In Brief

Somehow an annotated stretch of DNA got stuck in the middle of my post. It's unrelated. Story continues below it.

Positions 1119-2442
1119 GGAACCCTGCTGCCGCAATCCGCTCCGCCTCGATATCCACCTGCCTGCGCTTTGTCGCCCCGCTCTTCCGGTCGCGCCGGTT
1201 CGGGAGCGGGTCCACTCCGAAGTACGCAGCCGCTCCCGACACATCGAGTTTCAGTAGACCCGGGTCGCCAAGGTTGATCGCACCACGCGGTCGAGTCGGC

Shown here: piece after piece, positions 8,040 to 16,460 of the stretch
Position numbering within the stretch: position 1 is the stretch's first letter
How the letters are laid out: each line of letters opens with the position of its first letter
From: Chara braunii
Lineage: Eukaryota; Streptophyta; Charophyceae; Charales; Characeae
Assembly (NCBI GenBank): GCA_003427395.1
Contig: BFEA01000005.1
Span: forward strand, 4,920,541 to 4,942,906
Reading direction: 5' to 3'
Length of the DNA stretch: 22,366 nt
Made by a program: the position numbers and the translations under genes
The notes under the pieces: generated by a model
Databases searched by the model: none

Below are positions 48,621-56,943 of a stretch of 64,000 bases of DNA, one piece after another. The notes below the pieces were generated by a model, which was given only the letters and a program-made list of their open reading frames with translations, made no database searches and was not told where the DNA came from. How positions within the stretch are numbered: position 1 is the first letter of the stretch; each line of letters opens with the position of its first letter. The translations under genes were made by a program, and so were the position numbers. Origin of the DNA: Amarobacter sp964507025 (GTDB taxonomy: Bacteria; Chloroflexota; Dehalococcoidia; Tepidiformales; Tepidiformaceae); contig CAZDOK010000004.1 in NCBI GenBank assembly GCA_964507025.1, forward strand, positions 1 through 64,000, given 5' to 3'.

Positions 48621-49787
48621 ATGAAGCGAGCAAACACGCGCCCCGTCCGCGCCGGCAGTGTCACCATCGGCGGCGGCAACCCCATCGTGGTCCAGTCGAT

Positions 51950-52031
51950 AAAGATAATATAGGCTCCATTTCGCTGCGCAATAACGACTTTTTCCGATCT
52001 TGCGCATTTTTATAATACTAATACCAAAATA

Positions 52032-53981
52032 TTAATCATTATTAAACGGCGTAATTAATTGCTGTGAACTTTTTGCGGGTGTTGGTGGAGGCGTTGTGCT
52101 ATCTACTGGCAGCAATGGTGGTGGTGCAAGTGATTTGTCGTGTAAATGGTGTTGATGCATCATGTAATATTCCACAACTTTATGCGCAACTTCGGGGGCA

Applications will not be accepted from August 7 to 31, Embassy says Applications for US tourist and working visas will not be accepted from August 7 to 31 when the US Embassy will be busy providing assistance to the large number of Americans expected to visit for the Olympics, the embassy said yesterday. Greeks planning to travel to the USA in the late summer or early fall should therefore make their interview appointments as early as possible, the embassy said. Efforts will be made to process applications for student visas where possible, it added. CORRUPTION Deputy minister claims top aide sought bribe from businessman Deputy Tourism Minister Anastasios Liaskos told a news conference yesterday that he had fired the director of his political office, Ioannis Keramidas, after an unnamed businessman claimed Keramidas sought payment to promote the businessman’s interests. Liaskos asked chief Athens prosecutor Dimitris Papangelopoulos to investigate the charge. BORDER SAFETY FYROM taking Olympic measures The Former Yugoslav Republic of Macedonia (FYROM) is implementing measures to complement Greece’s security planning for the Olympic Games, FYROM’s Deputy Interior Minister Hazbi Lika assured the general secretary of Greece’s Public Order Ministry, Leonidas Evangelidis, during a meeting in Thessaloniki over the weekend. The two men discussed closer cooperation in border inspections and the exchange of information. Doctors strike Doctors at hospitals in Athens and Piraeus are to stage a work stoppage from 11 a.m. to 5 p.m. next Wednesday to press their demands for more pay to cover the extra hours they expect to work over the Olympics. Unionists say the planned operation of first-aid units within state hospitals, from the end of July until the middle of October, is illegal. Palestinian children A group of 114 Palestinian children, who are to spend a few days in special accommodation in Konitsa as part of an initiative by the Central Union of Municipalities and Village Councils (KEDKE), have been received in the northern city after flying into Thessaloniki on Sunday. The children, 70 from the Gaza Strip and 44 from the West Bank, are to stay in Konitsa until July 30. Djindjic suspect Dejan Milenkovic, a top suspect in the murder of Prime Minister Zoran Djindjic who was arrested in Thessaloniki last Friday, faced a prosecutor yesterday. The prosecutor was to cross-check personal details ahead of Milenkovic’s anticipated extradition to Serbia over the next few days. Milenkovic, 34, is one of 13 people being tried for the March 2003 murder of Djindjic. He had been at large for 15 months before his arrest. Workers’ strike Contract workers in the public sector are to join a 24-hour strike on Thursday called yesterday by the General Confederation of Greek Labor (GSEE). Protesters are due to demonstrate in Klafthmonos Square, central Athens, at 9 a.m. on Thursday. Murder ruling A Thessaloniki court has cleared the man charged with the 1998 murder of the city’s former police chief and sentenced the defendant’s alleged accomplice to life in jail, court sources said yesterday. Giorgos Hadzopoulos had told police from the beginning that his alleged accomplice Giorgos Paraskevas had been responsible for the murder. Dimitris Karagounis, 58, who ran a security company after retiring, was killed outside his home in Kalamaria while trying to prevent the robbing of an employee of his firm who was carrying some 12,000 euros. ELA trial Revolutionary Popular Struggle (ELA) suspect Angeletos Kanas yesterday once again denied any involvement in the terror group’s activities which he implicitly condemned. «When a struggle produces victims, it ceases to be a struggle,» he told the court. He also criticized his former wife Sophia Kyriakidou – the trial’s chief prosecution witness – as «money-grubbing.»